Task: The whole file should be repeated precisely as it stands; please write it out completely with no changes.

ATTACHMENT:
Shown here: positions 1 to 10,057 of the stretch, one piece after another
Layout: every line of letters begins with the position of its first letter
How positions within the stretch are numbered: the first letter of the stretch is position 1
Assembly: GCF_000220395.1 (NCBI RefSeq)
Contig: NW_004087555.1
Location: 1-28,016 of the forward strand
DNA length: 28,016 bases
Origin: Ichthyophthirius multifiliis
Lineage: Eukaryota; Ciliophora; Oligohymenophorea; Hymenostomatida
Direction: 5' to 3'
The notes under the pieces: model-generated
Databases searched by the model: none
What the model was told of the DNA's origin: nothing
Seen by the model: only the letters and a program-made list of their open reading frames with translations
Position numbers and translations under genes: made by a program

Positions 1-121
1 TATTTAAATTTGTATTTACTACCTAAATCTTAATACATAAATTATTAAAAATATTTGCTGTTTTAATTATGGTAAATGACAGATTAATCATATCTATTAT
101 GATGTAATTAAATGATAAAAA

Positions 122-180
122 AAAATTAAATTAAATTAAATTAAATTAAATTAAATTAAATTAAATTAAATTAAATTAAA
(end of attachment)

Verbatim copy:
Shown here: positions 1 to 10,057 of the stretch, one piece after another
Layout: every line of letters begins with the position of its first letter
How positions within the stretch are numbered: the first letter of the stretch is position 1
Assembly: GCF_000220395.1 (NCBI RefSeq)
Contig: NW_004087555.1
Location: 1-28,016 of the forward strand
DNA length: 28,016 bases
Origin: Ichthyophthirius multifiliis
Lineage: Eukaryota; Ciliophora; Oligohymenophorea; Hymenostomatida
Direction: 5' to 3'
The notes under the pieces: model-generated
Databases searched by the model: none
What the model was told of the DNA's origin: nothing
Seen by the model: only the letters and a program-made list of their open reading frames with translations
Position numbers and translations under genes: made by a program

Positions 1-121
1 TATTTAAATTTGTATTTACTACCTAAATCTTAATACATAAATTATTAAAAATATTTGCTGTTTTAATTATGGTAAATGACAGATTAATCATATCTATTAT
101 GATGTAATTAAATGATAAAAA

Positions 122-180
122 AAAATTAAATTAAATTAAATTAAATTAAATTAAATTAAATTAAATTAAATTAAATTAAA